The problem is that compressing and decompressing takes time (latency) and degrades audio quality. It simply leads to lossy formats, whereas in the studio you want lossless audio with close to zero latency in stereo.

LE Audio: The Future of Bluetooth Audio

Classic Bluetooth audio simply cannot deliver. This is why the recently introduced Bluetooth LE Audio technology is so interesting. This is a real step forward. The question remains whether it is sufficient for your production environment.

Over the next 5 years, many manufacturers are expected to release dual-mode Bluetooth products. You can then think of headphones and speakers that implement both LE Audio and Classic Audio solutions.

The LC3 codec

There are some relevant caveats to Bluetooth LE Audio. First, Bluetooth LE Audio still operates in the same frequency range. So, that crowded 2.4 GHz radio frequency may still be prone to interference and dropouts, due to the high demand of digital audio data.

In addition, LE Audio's upgrade also includes the LC3 codec. This codec was specially designed by the inventors of another well-known lossy format that literally changed the way you consume audio: MP3. 

Although LC3 offers many improvements, it is still a codec. While it can do great things for consumer products like headphones and speakers, any compression introduces an unwanted degradation of sound quality and simply adds delay.

And you don't want that....

Introducing iWA

At CME, we are working on another technology called iWA. It stands for instant wireless audio and does not operate in the 2.4GHz range. It also does not need lossy codecs.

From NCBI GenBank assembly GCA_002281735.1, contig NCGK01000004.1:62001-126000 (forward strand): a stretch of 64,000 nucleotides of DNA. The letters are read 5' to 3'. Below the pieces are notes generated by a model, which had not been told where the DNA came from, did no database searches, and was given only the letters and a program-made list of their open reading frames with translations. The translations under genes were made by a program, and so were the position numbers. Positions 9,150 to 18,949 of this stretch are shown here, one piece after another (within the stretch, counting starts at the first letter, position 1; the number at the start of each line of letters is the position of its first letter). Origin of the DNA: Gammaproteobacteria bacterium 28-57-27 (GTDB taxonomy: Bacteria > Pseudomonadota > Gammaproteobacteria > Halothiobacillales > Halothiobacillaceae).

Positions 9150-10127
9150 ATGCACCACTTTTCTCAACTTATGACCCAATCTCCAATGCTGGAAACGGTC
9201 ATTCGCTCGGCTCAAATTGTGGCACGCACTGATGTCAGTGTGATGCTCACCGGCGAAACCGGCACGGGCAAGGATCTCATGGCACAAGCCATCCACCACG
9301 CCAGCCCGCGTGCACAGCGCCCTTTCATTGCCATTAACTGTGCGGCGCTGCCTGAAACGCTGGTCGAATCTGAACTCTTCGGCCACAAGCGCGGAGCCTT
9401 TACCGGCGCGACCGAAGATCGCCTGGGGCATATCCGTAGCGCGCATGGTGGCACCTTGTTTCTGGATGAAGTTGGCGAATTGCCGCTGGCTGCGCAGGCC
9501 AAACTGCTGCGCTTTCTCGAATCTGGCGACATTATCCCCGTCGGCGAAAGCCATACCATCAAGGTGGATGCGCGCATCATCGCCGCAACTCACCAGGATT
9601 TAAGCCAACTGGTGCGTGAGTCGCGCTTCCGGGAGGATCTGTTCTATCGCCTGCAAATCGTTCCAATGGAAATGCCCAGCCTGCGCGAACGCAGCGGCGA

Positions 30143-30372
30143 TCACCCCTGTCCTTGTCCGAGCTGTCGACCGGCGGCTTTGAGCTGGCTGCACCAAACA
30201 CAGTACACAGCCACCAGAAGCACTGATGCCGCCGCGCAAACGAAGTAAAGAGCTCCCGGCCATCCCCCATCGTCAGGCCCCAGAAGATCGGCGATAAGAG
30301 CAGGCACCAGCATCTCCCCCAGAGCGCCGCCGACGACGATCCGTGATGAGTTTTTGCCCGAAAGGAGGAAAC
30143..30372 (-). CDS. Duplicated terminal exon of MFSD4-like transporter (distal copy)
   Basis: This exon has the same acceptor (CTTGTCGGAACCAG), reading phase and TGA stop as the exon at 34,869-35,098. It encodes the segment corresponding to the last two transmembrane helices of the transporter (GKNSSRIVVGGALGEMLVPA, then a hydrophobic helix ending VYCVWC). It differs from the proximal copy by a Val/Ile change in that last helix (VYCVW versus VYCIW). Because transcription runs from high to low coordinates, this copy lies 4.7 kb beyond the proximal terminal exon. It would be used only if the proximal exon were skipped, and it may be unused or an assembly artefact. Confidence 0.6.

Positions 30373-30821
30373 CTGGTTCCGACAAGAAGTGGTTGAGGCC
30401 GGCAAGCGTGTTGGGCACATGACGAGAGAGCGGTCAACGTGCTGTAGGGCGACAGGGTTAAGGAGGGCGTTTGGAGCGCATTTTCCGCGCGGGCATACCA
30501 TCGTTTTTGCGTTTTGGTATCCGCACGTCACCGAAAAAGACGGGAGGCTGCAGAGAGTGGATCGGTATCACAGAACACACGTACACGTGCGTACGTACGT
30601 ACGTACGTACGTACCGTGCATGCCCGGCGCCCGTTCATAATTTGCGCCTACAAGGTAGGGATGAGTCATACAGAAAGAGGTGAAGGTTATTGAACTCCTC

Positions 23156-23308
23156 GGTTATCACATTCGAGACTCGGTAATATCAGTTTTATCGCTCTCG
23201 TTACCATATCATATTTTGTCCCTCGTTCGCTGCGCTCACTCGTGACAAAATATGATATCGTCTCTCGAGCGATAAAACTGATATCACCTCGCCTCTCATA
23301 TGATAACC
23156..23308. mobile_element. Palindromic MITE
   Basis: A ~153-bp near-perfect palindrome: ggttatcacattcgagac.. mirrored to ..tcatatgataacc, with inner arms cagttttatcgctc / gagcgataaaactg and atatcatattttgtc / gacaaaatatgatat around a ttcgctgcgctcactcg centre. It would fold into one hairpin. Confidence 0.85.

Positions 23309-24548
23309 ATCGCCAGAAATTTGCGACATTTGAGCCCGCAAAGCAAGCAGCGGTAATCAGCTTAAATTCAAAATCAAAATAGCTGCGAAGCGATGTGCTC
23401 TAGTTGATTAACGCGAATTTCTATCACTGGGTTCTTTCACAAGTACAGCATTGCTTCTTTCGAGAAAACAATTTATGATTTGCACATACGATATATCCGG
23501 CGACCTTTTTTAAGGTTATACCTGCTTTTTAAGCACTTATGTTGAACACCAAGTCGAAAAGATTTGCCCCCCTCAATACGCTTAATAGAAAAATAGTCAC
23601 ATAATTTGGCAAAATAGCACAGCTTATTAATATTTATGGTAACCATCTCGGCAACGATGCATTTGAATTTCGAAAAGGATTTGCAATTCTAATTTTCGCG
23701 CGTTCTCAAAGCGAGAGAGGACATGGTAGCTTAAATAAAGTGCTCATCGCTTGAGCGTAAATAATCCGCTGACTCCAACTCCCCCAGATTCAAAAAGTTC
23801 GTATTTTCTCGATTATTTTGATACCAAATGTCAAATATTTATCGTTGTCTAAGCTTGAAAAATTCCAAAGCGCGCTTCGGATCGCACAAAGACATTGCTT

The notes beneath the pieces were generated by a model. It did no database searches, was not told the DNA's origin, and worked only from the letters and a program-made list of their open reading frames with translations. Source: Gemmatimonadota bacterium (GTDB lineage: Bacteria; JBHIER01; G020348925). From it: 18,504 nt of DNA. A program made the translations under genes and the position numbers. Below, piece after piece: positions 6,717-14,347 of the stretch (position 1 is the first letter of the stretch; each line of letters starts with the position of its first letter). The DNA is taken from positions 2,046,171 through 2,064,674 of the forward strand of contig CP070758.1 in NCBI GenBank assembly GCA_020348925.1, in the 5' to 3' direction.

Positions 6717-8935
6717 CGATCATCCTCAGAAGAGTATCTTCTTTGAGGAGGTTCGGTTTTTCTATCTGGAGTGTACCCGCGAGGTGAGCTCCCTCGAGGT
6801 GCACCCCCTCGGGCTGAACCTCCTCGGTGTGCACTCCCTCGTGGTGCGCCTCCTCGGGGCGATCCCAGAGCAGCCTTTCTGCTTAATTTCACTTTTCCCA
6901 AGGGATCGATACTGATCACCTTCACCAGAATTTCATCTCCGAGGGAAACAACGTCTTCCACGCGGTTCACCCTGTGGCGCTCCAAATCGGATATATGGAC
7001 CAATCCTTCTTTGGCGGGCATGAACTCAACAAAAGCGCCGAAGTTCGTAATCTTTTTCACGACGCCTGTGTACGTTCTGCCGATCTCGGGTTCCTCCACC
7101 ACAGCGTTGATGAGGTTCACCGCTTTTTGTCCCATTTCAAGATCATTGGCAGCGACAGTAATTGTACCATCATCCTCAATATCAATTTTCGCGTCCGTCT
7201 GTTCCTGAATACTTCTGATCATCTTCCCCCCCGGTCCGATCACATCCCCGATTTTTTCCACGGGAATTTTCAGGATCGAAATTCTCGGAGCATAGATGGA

Ultimately, this is what differentiates the consumer (Bluetooth) from you as a prosumer (iWA) when it comes to wireless audio.

True lossless audio: up to 24-bit / 48 kHz in stereo

iWA uses higher wireless frequency technology to ensure sufficient transmission bandwidth that is 10x greater than Bluetooth. This not only ensures sound quality, but also prevents delay due to the compression algorithm. The effect can be compared to the difference between a 5G and a 4G mobile phone.

Moreover, iWA implements ultra-fast wireless transmission protocols to ensure the stability of high-quality audio transmission. If a bit error occurs in the wireless signal, our solution can automatically correct it in the blink of an eye.

Imperceptible latency performance: < 3ms 

This is a completely different game compared to Bluetooth LE Audio ( > 50 ms) and certainly to Classic Audio ( > 100 ms). Currently, there is simply no professional wireless audio solution available that can deliver the latency performance that iWA does.

This is why iWA is the best solution for real-time monitoring. Of course, it frees you from the cables in your studio. You can easily connect your monitor system and headphones. But imagine what it can do when playing an instrument. For example, your electronic drum kit.

Suddenly, those cables are no longer needed. And because iWA delivers stereo, it sure is interesting for all those keyboardists and synth lovers too.

Continuous playing time: 24+ hours

As a musician, you're always working hard. Hours of practice. Studio sessions until late at night. And travelling from show to show without having access to everything you have at home.